Zixi is using AWS Wavelength infrastructure, deployed at the edge of the Verizon 5G network to produce and deliver UHD media workflows and 5G-enabled production, at scale. AWS Wavelength is optimised for mobile edge computing applications, and operates across zones that embed AWS compute and storage services within service providers’ data centres located at the 5G edge. This means application traffic from consumers’ 5G devices can reach servers running in Wavelength Zones without leaving the network, avoiding latency and making more bandwidth available.
“Distribution is exciting work and seen across the industry as a key use case for the future of 5G, followed closely by direct-to-consumer applications,” said John. “Contribution, B2B uses and in-venue delivery are all gaining interest but not quite yet building up significant momentum. We suspect that contribution specifically will end up becoming significant in the coming years.
“Opinion is mixed on the level of impact 5G will have on video streaming strategies over the next two years. The industry is largely spread out on a scale between a total game-changer, and having no impact at all, though if anything opinion is slightly weighted to the latter end of that scale.”
He isn’t surprised that, given the industry’s tendency to increasing complexity, the majority of companies say that interoperability is of the highest importance to their streaming infrastructures. “This is partly a result of people aiming to pull as much benefit from their existing infrastructures as possible, and to avoid throwing everything out with the installation of a new system,” he said.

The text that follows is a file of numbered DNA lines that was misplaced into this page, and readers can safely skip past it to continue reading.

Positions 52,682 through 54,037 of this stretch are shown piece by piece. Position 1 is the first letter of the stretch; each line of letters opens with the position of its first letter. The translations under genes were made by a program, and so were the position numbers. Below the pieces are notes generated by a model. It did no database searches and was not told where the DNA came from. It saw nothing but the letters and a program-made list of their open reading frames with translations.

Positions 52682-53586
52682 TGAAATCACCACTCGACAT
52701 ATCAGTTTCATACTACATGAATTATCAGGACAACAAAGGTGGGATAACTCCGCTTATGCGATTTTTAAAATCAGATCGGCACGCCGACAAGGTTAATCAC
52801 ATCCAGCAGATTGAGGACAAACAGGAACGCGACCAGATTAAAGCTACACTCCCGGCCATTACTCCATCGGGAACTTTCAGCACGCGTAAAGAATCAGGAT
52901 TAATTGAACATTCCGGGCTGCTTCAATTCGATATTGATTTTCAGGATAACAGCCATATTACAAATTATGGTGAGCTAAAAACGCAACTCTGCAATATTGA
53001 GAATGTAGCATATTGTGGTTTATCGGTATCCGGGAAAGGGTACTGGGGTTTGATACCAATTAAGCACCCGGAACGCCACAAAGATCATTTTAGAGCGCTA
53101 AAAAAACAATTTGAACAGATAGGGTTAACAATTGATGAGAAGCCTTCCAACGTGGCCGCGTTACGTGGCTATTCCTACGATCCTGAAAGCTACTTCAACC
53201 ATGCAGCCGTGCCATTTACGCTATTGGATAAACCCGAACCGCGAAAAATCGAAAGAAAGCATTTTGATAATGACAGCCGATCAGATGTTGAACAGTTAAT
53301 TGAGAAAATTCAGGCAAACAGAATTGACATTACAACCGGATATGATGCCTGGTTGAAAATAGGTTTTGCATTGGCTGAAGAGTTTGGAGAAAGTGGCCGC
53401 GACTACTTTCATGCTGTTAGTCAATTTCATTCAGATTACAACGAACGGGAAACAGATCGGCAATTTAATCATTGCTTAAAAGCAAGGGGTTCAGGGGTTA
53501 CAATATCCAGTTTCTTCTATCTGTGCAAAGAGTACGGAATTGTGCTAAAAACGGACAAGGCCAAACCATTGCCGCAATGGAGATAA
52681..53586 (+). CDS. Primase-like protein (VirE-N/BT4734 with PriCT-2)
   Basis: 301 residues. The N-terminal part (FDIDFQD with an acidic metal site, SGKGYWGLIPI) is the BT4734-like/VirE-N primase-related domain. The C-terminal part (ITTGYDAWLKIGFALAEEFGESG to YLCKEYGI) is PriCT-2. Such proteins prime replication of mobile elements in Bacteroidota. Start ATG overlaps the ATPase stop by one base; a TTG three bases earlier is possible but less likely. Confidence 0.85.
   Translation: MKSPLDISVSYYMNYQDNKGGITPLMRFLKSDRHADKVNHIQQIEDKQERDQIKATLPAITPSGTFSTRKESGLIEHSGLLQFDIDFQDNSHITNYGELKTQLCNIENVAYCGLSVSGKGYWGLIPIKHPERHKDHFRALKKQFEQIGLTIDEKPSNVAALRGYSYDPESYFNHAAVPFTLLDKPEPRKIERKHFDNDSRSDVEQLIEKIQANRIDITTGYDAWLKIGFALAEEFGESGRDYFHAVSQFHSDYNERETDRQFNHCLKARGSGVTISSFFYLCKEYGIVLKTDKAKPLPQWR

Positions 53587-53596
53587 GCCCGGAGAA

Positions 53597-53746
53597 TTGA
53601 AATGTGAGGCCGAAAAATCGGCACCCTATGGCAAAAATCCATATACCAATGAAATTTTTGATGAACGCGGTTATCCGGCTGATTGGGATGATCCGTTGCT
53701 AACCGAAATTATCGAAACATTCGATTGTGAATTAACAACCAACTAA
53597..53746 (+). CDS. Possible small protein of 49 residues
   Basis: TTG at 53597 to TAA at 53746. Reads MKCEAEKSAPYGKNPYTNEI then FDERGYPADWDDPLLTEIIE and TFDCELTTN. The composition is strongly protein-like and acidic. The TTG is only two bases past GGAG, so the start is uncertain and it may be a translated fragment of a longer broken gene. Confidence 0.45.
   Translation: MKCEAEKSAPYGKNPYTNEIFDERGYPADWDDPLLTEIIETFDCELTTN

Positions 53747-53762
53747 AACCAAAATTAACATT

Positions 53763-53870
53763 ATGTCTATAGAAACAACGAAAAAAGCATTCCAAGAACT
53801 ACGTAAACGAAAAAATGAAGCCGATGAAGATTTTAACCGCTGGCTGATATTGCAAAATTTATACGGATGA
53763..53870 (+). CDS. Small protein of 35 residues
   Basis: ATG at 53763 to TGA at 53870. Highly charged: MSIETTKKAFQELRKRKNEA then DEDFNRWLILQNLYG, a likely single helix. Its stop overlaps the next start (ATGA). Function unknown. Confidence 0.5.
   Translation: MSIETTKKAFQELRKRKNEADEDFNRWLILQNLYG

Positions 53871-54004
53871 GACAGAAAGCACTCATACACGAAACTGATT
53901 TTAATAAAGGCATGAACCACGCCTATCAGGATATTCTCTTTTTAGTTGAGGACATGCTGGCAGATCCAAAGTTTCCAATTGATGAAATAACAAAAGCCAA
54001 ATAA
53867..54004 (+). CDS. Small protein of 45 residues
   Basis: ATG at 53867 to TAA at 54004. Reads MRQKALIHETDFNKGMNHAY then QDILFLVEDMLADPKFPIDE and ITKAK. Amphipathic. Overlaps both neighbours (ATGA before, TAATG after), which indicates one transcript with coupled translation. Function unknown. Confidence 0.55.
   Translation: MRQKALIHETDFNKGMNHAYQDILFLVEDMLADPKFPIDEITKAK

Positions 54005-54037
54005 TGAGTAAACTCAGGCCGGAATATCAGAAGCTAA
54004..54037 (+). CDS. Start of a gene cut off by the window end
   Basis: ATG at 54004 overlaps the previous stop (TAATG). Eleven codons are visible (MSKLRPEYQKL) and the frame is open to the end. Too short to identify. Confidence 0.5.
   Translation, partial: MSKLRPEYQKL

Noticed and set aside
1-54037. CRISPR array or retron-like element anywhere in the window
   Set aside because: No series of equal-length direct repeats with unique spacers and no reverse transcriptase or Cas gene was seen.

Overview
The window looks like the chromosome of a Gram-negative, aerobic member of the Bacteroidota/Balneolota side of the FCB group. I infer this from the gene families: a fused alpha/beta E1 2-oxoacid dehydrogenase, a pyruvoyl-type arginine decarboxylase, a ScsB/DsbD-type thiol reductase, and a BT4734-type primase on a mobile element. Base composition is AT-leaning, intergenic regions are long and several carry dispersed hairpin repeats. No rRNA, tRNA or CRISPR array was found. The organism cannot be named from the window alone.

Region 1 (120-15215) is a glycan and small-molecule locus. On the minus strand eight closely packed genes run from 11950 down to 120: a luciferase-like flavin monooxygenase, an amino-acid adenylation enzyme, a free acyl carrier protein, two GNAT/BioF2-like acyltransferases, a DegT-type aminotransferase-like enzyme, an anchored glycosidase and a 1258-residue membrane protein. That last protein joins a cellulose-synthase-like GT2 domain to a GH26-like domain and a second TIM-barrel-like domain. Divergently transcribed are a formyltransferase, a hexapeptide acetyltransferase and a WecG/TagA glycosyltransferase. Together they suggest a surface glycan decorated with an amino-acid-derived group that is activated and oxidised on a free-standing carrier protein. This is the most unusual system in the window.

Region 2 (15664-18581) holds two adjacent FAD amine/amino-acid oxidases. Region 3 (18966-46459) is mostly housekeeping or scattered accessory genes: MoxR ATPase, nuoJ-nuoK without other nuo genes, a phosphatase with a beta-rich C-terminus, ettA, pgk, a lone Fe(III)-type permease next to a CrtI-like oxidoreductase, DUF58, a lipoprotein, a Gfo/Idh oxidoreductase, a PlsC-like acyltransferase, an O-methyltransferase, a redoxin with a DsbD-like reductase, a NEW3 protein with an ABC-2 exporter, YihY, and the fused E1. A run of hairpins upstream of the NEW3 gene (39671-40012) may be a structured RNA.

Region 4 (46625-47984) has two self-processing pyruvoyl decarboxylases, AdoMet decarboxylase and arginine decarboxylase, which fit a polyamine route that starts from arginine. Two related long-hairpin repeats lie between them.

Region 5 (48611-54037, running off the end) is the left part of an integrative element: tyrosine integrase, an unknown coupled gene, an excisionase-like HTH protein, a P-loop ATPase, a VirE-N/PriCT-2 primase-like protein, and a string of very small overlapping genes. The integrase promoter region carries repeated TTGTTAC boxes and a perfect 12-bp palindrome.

“That makes perfect sense given the level of mergers that have dominated the media industry, as well as modern production workflows that touch far more than the single organisation. No one wants to find themselves trapped in a silo with a limited range of services.”
Learning from Machine Learning
Last of all, John considered the impact of Machine Learning, the applications for which are evolving rapidly across the streaming industry. Distributors see quality of service as the primary use for ML deployments, and predictive maintenance and transport optimisation are tied for second place. Anomaly detection and security are distant considerations, though arguably all of these are related to QoS in one way or another.
He said, “As shifting workflows within and between media companies increase in complexity, the data and analytics gathered from across that supply chain can be mined and interpreted using AI and ML tools to ensure optimal Quality of Transport, Quality of Service, Quality of Content and therefore create optimal Quality of Experience for end users. This is exactly what we are testing at Zixi. We are using ML to predict encoder quality without seeing the source stream, achieving a 99% probability in predicting an encoder problem before working downstream.
“We see potential in using AI and ML to streamline broadcast workflows even further, including better root cause analysis, optimising video transport across different IP networks and other uses. We’ve also used ML to identify situations where we shouldn’t be using ML, and some elements that work much better when they are hard-coded in. In other words, you can learn valuable lessons from ML even if you don’t put it into production.”
He added that one thing ML can’t do is predict exactly what trends streaming distributors and developers will be talking about as 2021 unwinds. At this time a year ago, few among us could have foreseen the impact of Covid-19 on the industry and the rest of the world. But the six issues represented here are the starting point, and it will be fascinating to monitor how they develop over the next 12 months. zixi.com